450+ hospitals pay DOJ $250M for overuse of ICDs at the expense of Medicare

“The settlements announced on 02 NOV 2015 demonstrate the Department of Justice’s commitment to protect Medicare dollars and federal health benefits,” said U.S. Attorney Wifredo Ferrer of the Southern District of Florida, in a statement.  “Guided by a panel of leading cardiologists and the review of thousands of patients’ charts, the extensive investigation behind the settlements was heavily influenced by evidence-based medicine.  In terms of the number of defendants, this is one of the largest whistleblower lawsuits in the United States and represents one of this office’s most significant recoveries to date.  Our office will continue to vigilantly protect the Medicare program from potential false billing claims.”

And the list of offending hospitals could grow larger, as the DOJ said it’s investigating additional hospitals and health systems.

Although they are not part of the agreement, device bigwigs could also take a financial hit from decreased usage of ICDs as a result of the crackdown, although the agreement says the violative implantations occurred between 2003 and 2010, making it unclear whether the practice is ongoing.

The federal Centers for Medicare & Medicaid Services sets National Coverage Decisions for certain devices categories based on clinical trials and stakeholder input, including providers, medical societies, manufacturers and patient advocates.  An NCD is a sought after payment policy because it ensures Medicare reimbursement and eliminates regional variations in federal payments.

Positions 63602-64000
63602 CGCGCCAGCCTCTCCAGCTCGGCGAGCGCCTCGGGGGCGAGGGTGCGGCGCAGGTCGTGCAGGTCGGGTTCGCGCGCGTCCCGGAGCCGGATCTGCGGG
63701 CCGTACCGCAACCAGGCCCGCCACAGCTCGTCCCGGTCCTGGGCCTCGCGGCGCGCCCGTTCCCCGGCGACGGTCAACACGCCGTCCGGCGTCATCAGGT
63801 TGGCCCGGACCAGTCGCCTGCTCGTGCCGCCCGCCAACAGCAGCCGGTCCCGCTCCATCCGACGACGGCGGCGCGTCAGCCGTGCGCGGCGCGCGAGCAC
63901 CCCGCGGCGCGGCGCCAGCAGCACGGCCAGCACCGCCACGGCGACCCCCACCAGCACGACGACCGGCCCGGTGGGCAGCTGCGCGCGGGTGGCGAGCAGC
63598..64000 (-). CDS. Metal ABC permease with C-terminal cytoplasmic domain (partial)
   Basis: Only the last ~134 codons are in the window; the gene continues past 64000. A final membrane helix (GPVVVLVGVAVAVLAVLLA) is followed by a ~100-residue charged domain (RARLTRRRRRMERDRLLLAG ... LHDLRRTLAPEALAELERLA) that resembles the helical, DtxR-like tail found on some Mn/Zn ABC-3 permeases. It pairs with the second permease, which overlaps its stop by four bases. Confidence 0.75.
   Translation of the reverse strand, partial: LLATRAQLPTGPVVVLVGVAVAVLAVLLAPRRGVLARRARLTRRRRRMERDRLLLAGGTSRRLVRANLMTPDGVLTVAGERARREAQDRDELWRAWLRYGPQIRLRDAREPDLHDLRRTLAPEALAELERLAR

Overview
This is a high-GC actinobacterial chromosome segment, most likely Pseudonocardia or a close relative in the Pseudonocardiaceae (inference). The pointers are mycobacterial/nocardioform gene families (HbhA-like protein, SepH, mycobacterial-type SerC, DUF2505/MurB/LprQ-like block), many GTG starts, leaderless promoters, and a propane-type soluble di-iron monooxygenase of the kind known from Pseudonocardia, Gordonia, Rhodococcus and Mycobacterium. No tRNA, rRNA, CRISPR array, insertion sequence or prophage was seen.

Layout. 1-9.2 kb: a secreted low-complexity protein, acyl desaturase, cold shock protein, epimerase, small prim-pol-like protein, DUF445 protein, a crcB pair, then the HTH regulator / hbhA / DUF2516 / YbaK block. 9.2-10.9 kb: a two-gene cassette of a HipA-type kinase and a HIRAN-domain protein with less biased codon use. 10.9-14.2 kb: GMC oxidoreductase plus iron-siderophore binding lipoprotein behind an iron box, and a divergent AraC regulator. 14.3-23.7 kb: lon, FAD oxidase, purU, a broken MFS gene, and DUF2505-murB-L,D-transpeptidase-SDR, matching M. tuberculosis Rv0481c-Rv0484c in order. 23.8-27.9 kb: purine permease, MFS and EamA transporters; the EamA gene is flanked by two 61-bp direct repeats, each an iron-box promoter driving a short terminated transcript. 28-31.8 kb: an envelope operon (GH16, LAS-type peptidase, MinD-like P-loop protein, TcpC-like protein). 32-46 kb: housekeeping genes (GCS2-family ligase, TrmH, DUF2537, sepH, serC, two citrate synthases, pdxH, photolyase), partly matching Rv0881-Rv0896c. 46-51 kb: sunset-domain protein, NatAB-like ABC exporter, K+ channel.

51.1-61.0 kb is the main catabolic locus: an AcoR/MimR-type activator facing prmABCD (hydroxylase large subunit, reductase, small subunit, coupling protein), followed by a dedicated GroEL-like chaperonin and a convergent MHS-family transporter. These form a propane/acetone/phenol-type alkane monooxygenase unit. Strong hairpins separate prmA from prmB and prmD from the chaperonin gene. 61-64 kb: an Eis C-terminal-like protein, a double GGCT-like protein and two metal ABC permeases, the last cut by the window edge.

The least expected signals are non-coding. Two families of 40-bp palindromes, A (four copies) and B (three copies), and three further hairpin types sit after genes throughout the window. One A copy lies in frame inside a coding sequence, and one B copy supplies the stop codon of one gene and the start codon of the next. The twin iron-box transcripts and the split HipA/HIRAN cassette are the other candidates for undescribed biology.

The DOJ said the NCD for ICDs pays about $25,000 per device.  It mandates waiting periods of 40 or 90 days following treatment “to give the heart an opportunity to improve function on its own to the point that an ICD may not be necessary,” adding, “the NCD expressly prohibits implantation of ICDs during these waiting periods, with certain exceptions.”

“While recognizing and respecting physician judgment, the department will hold accountable hospitals and health systems for procedures performed by physicians at their facilities that fail to comply with Medicare billing rules,” said principal deputy assistant attorney general Benjamin Mizer, head of the Justice Department’s civil division in a statement. “We are confident that the settlements announced today will lead to increased compliance and result in significant savings to the Medicare program while protecting patient health.”

Whistleblowers Beatrice Ford Richards, a cardiac nurse, and Thomas Schuhmann, a healthcare reimbursement consultant, have received more than $38 million from the settlements.

The largest individual payment was for $15.8 million. It was made by the Hospital Corporation of American and 42 affiliated hospitals in various states.

Medical device companies increasingly complain of tightening Medicare reimbursement, which they say often does not adequately pay for new technologies.  As the latest settle makes clear, another prong of the federal effort to control the program’s finances is tougher enforcement by the so-called Health Care Fraud Prevention and Enforcement Action Team.  The DOJ boasts that since 2009 the team has recovered more than $16.4 billion in cases of fraud committed at the expense of Medicare and other federal healthcare programs.

REFERENCE:  Fierce Medical Devices; 02 NOV 2015; Varun Saxena

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